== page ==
Thermodynamics examines and quantifies the tendency for corrosion and its partial processes to occur. It does not predict if the changes actually will occur and at what rate. Thermodynamics can predict, however, under what conditions the metal is stable and corrosion cannot occur.

Corrosion in Molten Salts and Liquid Metals. These are more specific but important areas of corrosion in liquid environments. Both have been strongly associated with the nuclear industry, for which much of the research has been performed, but there are numerous non-nuclear applications as well.

Corrosion in Gases. In gaseous corrosion, the environment is nonconductive, and the ionic processes are restricted to the surface of the metal and the corrosion product layers.

Because the reaction rates of industrial metals with common gases are low at room temperature, gaseous corrosion, generically called oxidation, is usually an industrial problem only at high temperatures when diffusion processes are dominant.

Forms of Corrosion

Over the years, corrosion scientists and engineers have recognized that corrosion manifests itself in forms that have certain similarities and therefore can be categorized into specific groups. However, many of these forms are not unique but involve mechanisms that have over lapping characteristics that may influence or control initiation or propagation of a specific type of corrosion.

The most familiar and often used categorization of corrosion is: uniform attack, crevice corrosion, pitting, intergranular corrosion, selective leaching, erosion corrosion, stress corrosion, and hydrogen damage. This classification of corrosion was based on visual characteristics of the morphology of attack.

Other prominent corrosion authors have avoided a classification format and have simply discussed the classical types of corrosion (for example, pitting and crevice corrosion) as they relate to specific metals and alloys.

Forms of corrosion are:

  1. General corrosion
    • Atmospheric corrosion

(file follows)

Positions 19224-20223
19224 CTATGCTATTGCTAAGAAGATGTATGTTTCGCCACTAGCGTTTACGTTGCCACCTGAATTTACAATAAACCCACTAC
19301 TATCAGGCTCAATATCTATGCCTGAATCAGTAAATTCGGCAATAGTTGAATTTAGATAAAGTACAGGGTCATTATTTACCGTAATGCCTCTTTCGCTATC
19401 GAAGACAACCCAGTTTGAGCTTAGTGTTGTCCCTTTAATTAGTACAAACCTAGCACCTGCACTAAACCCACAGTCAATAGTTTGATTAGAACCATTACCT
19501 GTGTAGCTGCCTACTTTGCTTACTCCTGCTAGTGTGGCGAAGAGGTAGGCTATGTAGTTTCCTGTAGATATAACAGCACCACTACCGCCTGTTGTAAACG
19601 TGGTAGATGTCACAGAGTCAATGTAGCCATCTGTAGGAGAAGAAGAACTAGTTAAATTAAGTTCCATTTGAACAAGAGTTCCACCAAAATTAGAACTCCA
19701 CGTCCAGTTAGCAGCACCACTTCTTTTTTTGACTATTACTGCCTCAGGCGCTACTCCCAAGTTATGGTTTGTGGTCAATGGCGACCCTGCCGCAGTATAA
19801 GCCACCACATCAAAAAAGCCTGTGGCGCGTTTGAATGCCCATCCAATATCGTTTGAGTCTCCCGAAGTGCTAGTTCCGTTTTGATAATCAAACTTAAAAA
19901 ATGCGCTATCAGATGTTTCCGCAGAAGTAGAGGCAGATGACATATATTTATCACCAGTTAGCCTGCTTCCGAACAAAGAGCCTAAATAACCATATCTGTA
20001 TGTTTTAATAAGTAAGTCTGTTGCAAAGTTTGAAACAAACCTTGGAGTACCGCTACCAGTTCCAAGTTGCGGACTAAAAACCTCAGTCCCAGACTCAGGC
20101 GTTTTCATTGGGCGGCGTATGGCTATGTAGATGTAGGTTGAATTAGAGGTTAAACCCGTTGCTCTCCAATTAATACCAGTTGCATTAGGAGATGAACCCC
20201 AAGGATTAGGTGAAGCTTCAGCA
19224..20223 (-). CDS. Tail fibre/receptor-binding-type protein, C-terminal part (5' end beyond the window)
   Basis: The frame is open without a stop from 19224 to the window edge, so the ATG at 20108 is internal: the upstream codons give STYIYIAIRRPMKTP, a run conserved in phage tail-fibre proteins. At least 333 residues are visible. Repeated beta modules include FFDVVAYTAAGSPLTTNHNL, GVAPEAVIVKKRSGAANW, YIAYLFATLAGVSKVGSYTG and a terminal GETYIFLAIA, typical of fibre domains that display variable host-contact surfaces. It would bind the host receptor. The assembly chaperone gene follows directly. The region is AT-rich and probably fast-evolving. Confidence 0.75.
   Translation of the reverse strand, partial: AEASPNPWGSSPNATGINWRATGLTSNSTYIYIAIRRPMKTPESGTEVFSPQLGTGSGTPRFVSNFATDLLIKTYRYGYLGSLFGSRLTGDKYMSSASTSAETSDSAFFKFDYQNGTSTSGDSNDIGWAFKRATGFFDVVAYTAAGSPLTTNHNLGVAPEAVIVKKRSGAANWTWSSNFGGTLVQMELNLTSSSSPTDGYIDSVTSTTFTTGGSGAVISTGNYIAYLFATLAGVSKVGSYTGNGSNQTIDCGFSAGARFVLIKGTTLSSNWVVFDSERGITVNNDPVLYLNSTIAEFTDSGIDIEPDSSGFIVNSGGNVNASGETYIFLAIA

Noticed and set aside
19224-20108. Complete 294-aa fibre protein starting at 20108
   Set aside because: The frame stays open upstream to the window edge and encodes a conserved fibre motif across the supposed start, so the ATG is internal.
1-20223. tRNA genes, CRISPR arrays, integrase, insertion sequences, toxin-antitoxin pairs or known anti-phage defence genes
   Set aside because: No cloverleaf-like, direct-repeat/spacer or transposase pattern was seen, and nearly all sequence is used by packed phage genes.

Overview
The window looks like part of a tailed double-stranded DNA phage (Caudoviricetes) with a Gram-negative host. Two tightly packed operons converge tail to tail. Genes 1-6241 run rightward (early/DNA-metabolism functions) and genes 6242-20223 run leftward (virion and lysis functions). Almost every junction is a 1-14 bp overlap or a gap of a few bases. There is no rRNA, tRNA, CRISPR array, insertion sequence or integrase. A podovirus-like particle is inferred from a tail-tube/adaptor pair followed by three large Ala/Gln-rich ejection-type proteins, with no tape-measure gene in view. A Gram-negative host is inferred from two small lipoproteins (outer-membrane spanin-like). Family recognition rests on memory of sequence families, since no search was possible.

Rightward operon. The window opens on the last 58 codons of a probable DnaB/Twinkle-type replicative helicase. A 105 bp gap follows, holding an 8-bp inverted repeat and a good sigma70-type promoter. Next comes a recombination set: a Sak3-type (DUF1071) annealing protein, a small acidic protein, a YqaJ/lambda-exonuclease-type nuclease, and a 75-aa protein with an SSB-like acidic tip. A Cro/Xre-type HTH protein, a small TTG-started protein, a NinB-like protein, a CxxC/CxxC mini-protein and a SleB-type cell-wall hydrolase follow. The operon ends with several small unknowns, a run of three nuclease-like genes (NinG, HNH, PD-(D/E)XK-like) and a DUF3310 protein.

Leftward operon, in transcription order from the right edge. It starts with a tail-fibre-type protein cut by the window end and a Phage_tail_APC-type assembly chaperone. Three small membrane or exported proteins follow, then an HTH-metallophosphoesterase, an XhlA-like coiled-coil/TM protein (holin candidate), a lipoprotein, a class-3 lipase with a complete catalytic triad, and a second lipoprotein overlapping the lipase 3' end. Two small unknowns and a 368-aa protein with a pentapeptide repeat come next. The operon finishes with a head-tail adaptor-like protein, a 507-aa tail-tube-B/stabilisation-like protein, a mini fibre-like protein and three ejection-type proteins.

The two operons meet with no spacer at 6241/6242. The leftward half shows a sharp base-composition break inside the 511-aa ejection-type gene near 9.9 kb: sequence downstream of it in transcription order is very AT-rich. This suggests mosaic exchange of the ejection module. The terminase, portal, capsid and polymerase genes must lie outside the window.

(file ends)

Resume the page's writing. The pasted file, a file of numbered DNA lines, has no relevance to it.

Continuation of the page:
• Galvanic corrosion
    • Stray-current corrosion
    • General biological corrosion
    • Molten salt corrosion
    • Corrosion in liquid metals

  2. High-temperature corrosion
    • Oxidation
    • Sulfidation
    • Carburization
    • Other forms(a)

  3. Localized corrosion
    • Filiform corrosion
    • Crevice corrosion
    • Pitting corrosion
    • Localized biological corrosion

  4. Metallurgically influenced corrosion
    • Intergranular corrosion
    • Dealloying corrosion

  5. Mechanically assisted degradation
    • Erosion corrosion
    • Fretting corrosion
    • Cavitation and water drop impingement
    • Corrosion fatigue

  6. Environmentally induced cracking
    • Stress-corrosion cracking
    • Hydrogen damage
    • Liquid metal embrittlement
    • Solid metal induced embrittlement

General Corrosion. General corrosion is defined as corrosive attack dominated by uniform thinning. Although high-temperature attack in gaseous environments, liquid metals, and molten salts may manifest itself as various forms of corrosion, such as stress-corrosion cracking and de-alloying, high-temperature attack has been incorporated under the term "General Corrosion" because it is often dominated by uniform thinning.

Localized Corrosion. The forms of corrosion under this category need no explanation, even though other forms could be placed in this category. It should be noted, however, that localized biological corrosion often causes or accelerates pitting or crevice corrosion.

Metallurgically influenced corrosion was so classified as a result of the significant role that metallurgy plays in these forms of attack. It is well understood that metallurgy is important in all forms of corrosion, but this classification is meant to emphasize its role in these specific forms of attack.

Mechanically assisted degradation groups those forms of corrosion that contain a mechanical component, such as velocity, abrasion, and hydrodynamics, that has a significant effect on the corrosion behavior. Corrosion fatigue was included in this category because of the dynamic stress state; however, it could easily be categorized as a form of environmentally induced cracking.

The environmentally induced cracking follows the current trend in the literature of combining forms of cracking that are produced by corrosion in the presence of stress.

May, 2001